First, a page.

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Tribal advocates keep up legal pressure for fair political maps; 12-member jury sworn in for Trump's historic criminal trial; the importance of healthcare decision planning; and a debt dilemma: poll shows how many people wrestle with college costs.

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Civil rights activists say a court ruling could end the right to protest in three southern states, a federal judge lets January 6th lawsuits proceed against former President Trump, and police arrest dozens at a Columbia University Gaza protest.

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Rural Wyoming needs more vocational teachers to sustain its workforce pipeline, Ohio environmental advocates fear harm from a proposal to open 40-thousand forest acres to fracking and rural communities build bike trail systems to promote nature, boost the economy.

As COVID Subsides, Kentuckians Focus on Healthy Habits

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Monday, April 3, 2023   

The "Raise Your Guard" Campaign is encouraging Kentuckians to be more physically active, minimize stress, load up on fruits and vegetables, and practice other healthy behaviors as the pandemic wanes.

Data shows rates of diabetes, obesity and heart disease have risen over the past few years - especially among the state's Black residents.

At age 25, Bowling Green resident Harlan Holmes found out he had high blood pressure. He said the diagnosis scared him, and he began running, eventually training for a local marathon.

"I was never athletic in school," said Holmes. "I didn't start running until my 20s or exercising, doing anything. My career, it's more of a sedentary lifestyle, in information technology."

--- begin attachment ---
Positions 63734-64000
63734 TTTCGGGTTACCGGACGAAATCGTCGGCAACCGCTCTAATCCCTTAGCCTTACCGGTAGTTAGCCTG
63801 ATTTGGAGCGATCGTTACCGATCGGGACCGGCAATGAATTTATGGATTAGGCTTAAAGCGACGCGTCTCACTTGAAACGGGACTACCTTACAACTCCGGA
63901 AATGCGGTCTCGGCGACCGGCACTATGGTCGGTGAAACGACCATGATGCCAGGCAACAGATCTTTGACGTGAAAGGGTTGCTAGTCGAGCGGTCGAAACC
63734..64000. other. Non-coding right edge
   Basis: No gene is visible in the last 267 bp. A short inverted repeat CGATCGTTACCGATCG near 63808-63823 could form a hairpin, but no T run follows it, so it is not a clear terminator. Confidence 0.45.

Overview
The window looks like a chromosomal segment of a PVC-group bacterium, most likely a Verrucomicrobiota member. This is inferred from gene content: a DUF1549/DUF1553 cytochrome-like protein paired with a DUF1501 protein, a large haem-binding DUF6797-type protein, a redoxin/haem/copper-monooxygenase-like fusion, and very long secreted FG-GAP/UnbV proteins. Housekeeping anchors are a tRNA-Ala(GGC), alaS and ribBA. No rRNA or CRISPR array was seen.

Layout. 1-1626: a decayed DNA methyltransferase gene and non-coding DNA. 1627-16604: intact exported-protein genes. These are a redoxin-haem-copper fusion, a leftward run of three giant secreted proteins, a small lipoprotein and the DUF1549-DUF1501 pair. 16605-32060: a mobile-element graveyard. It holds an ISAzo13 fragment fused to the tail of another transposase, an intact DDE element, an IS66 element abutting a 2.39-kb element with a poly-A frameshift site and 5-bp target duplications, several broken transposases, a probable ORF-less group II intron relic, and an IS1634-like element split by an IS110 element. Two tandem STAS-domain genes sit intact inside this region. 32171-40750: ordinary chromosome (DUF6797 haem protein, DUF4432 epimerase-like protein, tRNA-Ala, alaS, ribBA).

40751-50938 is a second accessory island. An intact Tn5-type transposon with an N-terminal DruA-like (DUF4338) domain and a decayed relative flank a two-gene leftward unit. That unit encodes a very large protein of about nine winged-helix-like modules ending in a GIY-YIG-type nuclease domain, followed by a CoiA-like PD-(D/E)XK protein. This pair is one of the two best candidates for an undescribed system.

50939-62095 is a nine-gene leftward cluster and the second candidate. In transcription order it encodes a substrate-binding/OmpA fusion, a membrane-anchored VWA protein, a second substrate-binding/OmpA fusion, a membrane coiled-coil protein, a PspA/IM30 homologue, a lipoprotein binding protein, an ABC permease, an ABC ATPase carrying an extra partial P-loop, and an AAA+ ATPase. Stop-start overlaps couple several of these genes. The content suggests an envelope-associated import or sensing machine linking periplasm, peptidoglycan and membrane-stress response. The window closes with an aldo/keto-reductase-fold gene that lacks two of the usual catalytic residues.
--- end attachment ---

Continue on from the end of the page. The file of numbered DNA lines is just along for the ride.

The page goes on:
Kentucky is one of just five states where more than 30% of residents report being physically inactive, according to 2022 data from the Centers for Disease Control and Prevention.

Raise Your Guard is a partnership between the Foundation for a Healthy Kentucky and the Kentucky Cabinet for Health and Family Services.

Holmes now regularly completes marathons and he said endurance running has become a way of life.

"It does a lot for my mental health as well as my physical health," said Holmes. "I like to run early in the morning because it shows me, hey, I can accomplish difficult things, I can take on any challenges."

Ben Chandler - CEO of the Foundation for a Healthy Kentucky - said now is the time for residents to take action to stay healthy, and be in better condition to fight the next virus, whether that's the flu or a new COVID variant.

"We have chronic conditions here in Kentucky, like diabetes, obesity, cardiovascular disease, those sorts of things," said Chandler. "But they have actually gotten worse as a result of the pandemic. And we feel like we need to point that out and encourage people to do the things that they need to do to be healthy."

Other "Raise Your Guard" recommendations include quitting smoking or vaping, scheduling preventive checkups, and staying up to date on immunizations.



Disclosure: Foundation for a Healthy Kentucky contributes to our fund for reporting on Children's Issues, Health Issues, Smoking Prevention. If you would like to help support news in the public interest, click here.


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